LU Emergency Response Team

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fairysdad

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Just watching a couple of episodes of the recent 'The Tube' series, and have a query about the Emergency Response Team that have been featured.

Cutting to the chase, is this the only private company that are permitted to use blue lights in traffic?
 
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the sniper

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Just watching a couple of episodes of the recent 'The Tube' series, and have a query about the Emergency Response Team that have been featured.

Cutting to the chase, is this the only private company that are permitted to use blue lights in traffic?

I may be completely wrong, but isn't the driver a BTP PC?

EDIT: According to this it is/was a BTP driver: https://tfl.gov.uk/info-for/media/p...the-tube-to-be-boosted-under-blue-light-trial

So technically it's the BTP driver that is using the lights.
 
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Daniel

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the_sniper is correct. The NIRM who is escorted by a BTP officer is not permitted to drive with blue lights. Only the BTP officer can drive under blue lights and only when a blue light run is approved by the BTP FCRL.
 

MrB

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This is why the BTP officer is always driving and the guy in the orange hi-vis is always the passenger. In essence no the private company does not use a blue light response.
 

rebmcr

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This is why the BTP officer is always driving and the guy in the orange hi-vis is always the passenger.

Is it orange? It seems pink to my eyes, in line with other TfL 'passenger management' roles.
 

ninja-lewis

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That said, even if the driver wasn't BTP, it wouldn't be the only private company permitted to use blue lights in traffic.

There are private ambulance companies across the country who respond to emergencies on behalf of the NHS. There are also industrial fire services based at major sites and airports around the UK as well as the likes of Serco and Assetco who provide outsourced and strike cover.
 
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GodAtum

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It would be my dream job working in that team, combining trains with a response role.
 

edwin_m

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Without looking again on Channel 5 to see if it appears pink, I assure you the NIRM's hi-vis look-a-like stab vest is orange.

Definitely orange tonight, though it did look a bit pinkish in some of the scenes where the camera (and presumably the film lighting) were close to it.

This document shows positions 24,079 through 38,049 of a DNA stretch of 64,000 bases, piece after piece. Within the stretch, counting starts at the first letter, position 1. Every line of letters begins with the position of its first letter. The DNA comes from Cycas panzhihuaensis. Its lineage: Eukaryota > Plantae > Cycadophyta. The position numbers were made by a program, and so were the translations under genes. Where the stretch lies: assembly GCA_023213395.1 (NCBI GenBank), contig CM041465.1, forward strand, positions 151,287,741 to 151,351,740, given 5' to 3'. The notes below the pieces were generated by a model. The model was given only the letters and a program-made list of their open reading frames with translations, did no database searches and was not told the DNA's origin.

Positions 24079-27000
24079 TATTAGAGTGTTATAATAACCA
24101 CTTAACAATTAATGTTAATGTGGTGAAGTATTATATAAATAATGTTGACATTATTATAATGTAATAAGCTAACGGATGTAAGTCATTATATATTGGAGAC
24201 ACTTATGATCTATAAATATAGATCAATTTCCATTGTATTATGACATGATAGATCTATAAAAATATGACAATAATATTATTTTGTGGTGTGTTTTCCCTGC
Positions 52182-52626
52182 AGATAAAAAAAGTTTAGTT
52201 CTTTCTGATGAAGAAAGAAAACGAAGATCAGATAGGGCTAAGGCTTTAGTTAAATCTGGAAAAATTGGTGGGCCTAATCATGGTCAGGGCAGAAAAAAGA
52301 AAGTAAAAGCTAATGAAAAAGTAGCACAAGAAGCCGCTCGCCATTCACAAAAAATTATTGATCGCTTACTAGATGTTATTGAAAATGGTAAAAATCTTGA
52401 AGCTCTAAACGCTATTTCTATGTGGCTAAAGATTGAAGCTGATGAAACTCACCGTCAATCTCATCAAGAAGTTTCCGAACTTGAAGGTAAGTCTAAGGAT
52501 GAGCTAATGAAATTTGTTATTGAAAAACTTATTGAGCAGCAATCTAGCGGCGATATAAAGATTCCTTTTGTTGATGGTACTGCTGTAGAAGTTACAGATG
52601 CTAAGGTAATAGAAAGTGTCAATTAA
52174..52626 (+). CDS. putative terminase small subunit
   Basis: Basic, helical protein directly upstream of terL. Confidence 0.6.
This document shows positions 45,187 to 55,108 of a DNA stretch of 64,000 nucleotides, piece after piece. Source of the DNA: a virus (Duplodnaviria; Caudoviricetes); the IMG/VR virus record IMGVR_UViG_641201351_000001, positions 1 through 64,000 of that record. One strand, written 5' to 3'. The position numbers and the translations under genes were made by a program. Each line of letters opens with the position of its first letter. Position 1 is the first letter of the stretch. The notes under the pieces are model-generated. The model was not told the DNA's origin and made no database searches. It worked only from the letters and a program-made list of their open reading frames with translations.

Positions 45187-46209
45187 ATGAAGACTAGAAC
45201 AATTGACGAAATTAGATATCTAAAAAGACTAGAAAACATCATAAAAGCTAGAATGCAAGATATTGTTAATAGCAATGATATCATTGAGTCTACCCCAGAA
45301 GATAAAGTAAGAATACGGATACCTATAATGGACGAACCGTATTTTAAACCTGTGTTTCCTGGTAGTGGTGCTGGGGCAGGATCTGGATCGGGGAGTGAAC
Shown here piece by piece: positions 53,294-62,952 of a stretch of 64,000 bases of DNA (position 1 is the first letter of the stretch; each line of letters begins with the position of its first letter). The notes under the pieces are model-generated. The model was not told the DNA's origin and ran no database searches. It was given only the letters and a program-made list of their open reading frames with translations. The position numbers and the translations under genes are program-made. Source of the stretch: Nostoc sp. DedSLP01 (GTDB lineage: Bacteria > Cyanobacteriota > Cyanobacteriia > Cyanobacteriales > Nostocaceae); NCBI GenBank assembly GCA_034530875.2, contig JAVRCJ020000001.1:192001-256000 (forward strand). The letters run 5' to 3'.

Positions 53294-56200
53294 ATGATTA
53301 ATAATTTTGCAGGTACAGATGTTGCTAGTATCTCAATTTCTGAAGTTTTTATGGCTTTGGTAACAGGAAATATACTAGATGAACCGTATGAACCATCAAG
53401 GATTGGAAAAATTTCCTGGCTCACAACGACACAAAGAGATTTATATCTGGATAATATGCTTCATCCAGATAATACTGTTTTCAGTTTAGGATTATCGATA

MrB

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It would be my dream job working in that team, combining trains with a response role.

Certainly does sound like a varied role - however dealing with violent drunks and troublemakers etc. doesn't sound too attractive to me.

Definitely orange tonight, though it did look a bit pinkish in some of the scenes where the camera (and presumably the film lighting) were close to it.

I think the colour must depend on the lighting then (and the viewers eyes)! Only way to know for sure would be to see it in public,where, as mention up the thread, it is orange.
 

Daniel

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Certainly does sound like a varied role - however dealing with violent drunks and troublemakers etc. doesn't sound too attractive to me.


The NIRM doesn't do much of that kind of work; that's more CSA/SS'. The NIRM is usually sent to Cat 1 incidents (those which have the potential to cause significant customer delay) or customer injuries where the BTP medic could be faster than the LAS, or where the RAIB could be notified.
 

pitdiver

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That said, even if the driver wasn't BTP, it wouldn't be the only private company permitted to use blue lights in traffic.

There are private ambulance companies across the country who respond to emergencies on behalf of the NHS. There are also industrial fire services based at major sites and airports around the UK as well as the likes of Serco and Assetco who provide outsourced and strike cover.

I don't know whether this is a definitive list but it seems to cover most organisations. Including as you can see the RNLI in certain circumstances. https://en.wikipedia.org/wiki/Emergency_vehicle_equipment_in_the_United_Kingdom
 
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